Medicaid Expansion Fails to Boost Hospitals

 

Hospitals are not seeing the big boost from Medicaid expansion they expected. That’s the take-home message of a new report by Moody’s Investors Service.

This should come as a surprise to many hospitals that are pushing for Medicaid expansion in those states that resisted the Obama administration coercion attempts. Since only half the states expanded Medicaid, many hospitals in the remaining states have pushed hard for Medicaid expansion, believing it would improve their bottom line.

That’s certainly what’s happening here in the state of Florida where a coalition of hospitals and businesses called A Healthy Florida Works has been relentlessly pushing the legislature to find a way to expand Medicaid. They may have changed the name, but the impact on the access to healthcare – and maybe even the financial outlook – is the same.

The Moody’s report says in expansion states, hospitals’ unpaid bills fell 13 % on average last year compared with 2013. But, their 2014 operating margins didn’t increase any more than hospitals in the 22 states that have sat out the expansion.

“Clearly, reducing bad debt is positive, but it is no this silver bullet,” said Daniel Steingart, a Moody’s analyst and author of the report. He said the findings call into question “a narrative out there that Medicaid expansion has lowered bad debt and that is driving (financial) improvements at hospitals.”

The architects of ObamaCare envisioned a nationwide expansion of Medicaid and tried to force all the states to comply by threatening them with loss of all federal funding of Medicaid. But the Supreme Court struck down this provision of the law in 2012, giving each state the right to decide on its own if they favored expansion.

Christopher Weaver reports in The Wall Street Journal the results in states that did expand Medicaid. In Illinois, where Medicaid enrollment grew by about 500,000 after the law’s key provisions took effect, one hospital found the changes didn’t add up to financial improvement.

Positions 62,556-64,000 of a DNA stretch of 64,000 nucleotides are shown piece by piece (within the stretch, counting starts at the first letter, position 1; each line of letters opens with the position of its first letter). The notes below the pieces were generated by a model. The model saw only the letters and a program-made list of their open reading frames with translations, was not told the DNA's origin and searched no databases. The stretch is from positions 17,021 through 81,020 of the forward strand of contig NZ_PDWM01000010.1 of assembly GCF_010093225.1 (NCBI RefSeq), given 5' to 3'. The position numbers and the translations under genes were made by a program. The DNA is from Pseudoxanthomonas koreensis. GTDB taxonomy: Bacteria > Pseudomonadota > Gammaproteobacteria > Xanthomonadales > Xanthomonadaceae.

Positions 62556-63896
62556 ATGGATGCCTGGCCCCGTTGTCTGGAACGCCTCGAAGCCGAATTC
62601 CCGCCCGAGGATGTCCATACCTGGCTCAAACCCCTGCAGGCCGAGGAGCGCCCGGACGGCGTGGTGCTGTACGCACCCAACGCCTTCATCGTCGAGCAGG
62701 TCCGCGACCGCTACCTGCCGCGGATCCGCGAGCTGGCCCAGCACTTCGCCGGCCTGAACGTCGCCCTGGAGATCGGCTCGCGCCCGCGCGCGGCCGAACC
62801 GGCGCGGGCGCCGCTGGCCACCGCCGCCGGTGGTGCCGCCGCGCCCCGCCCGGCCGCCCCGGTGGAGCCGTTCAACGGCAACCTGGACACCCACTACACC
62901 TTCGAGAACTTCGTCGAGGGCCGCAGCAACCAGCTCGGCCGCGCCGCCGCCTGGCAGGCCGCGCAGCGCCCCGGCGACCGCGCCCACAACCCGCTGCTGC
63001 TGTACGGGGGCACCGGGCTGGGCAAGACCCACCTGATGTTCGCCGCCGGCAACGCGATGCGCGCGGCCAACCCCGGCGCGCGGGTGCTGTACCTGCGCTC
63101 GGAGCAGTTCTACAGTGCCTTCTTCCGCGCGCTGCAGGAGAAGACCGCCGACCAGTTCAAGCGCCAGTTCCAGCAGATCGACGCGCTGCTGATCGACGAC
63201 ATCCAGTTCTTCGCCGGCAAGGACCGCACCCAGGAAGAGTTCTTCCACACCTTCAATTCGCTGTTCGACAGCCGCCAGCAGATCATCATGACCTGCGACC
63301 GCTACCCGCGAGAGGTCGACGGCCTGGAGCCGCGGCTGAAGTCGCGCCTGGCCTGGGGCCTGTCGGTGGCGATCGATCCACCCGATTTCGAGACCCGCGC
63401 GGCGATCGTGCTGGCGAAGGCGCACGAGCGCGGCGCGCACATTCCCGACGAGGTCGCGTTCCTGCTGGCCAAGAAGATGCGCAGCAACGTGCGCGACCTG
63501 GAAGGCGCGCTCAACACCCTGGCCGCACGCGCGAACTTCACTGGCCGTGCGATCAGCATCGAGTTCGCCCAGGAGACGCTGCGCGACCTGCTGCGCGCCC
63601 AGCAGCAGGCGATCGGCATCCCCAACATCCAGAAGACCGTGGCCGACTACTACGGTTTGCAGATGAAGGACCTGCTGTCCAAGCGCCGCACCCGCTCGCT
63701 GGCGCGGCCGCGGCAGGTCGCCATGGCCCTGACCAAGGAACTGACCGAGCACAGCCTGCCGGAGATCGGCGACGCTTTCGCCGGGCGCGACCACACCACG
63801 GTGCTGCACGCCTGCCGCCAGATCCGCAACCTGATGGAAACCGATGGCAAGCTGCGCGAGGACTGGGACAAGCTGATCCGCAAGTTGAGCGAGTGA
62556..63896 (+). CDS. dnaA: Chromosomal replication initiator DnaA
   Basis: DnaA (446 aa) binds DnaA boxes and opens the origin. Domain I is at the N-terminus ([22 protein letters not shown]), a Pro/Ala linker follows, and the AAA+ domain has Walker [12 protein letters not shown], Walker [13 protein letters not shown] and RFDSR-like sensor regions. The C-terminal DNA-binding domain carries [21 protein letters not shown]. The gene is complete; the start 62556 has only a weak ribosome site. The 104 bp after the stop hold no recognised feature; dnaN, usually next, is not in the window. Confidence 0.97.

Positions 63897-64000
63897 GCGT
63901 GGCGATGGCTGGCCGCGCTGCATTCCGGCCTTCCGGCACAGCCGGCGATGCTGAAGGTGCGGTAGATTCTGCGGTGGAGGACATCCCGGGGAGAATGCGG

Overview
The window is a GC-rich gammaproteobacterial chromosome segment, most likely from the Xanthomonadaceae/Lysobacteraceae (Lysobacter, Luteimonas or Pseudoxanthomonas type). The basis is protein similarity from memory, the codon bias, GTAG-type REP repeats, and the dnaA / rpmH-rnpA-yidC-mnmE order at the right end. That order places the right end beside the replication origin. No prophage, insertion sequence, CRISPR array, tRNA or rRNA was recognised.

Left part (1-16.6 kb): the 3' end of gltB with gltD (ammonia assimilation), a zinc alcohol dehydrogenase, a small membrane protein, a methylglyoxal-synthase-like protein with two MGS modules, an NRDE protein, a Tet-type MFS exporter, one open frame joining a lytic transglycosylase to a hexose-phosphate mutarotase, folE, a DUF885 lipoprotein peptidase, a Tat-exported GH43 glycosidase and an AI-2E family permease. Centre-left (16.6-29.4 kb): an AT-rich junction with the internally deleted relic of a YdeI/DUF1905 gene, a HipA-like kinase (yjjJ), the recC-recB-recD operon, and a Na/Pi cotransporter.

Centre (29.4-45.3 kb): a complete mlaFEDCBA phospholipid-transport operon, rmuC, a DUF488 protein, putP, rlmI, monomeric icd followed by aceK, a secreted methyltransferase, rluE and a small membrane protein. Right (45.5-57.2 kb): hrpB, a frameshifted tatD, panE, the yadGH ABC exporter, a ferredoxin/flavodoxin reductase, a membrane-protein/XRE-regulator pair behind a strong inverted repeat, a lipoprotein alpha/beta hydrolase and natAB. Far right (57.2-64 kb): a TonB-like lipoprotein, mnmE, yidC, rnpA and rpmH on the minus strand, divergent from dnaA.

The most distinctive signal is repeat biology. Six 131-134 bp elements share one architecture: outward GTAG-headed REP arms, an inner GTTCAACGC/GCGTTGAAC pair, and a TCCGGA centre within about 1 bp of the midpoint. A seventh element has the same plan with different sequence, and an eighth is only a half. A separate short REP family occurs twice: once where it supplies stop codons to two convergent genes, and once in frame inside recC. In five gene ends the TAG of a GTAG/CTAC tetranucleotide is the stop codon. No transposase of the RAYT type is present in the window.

“We did see a significant decrease in unpaid bills,” said Michael Kasser, chief financial officer of Southern Illinois Healthcare, which runs three hospitals southeast of St. Louis. “The bad news is, we saw such a huge increase in Medicaid.” He notes the program pays only about half the hospital’s costs, on average.

He said the hospitals saved about $9 million in unpaid bills, but incurred around $28 million in costs for Medicaid patients, only about half of which was reimbursed by the state-run program. The result: Losses of around $5 million, despite Medicaid expansion. Kasser believes many of those Medicaid patients had put off care – perhaps for years – when they lacked coverage. “We saw big cases, very sick people,” he said.

In Missouri, state officials opted out of expanding the program. Hospitals there say that decision has worsened their challenges at a time when reimbursement is shrinking. “We are not seeing the benefit of significantly decreased uninsured,” said Chris Howard, president of hospital operations at St. Louis – based SSM Health, a nonprofit chain. He said SSM’s operating margin increased in 2014, but “only as a result of extensive cost reductions” that included layoffs.

The outlook may be better in states with historically low eligibility rates – coverage for only the lowest income individuals. States like Mississippi, Missouri, and Texas have covered only those with incomes below 25% of the Federal Poverty Level. In those states an influx of paying customers may mean more of a financial upside.

But the message is clear from Moody’s report: Hospitals should not look to Medicaid expansion as a financial windfall. This means Medicaid expansion not only results in enrolling more people in a failed healthcare system, but it fails to solve the problem of unpaid hospital bills.

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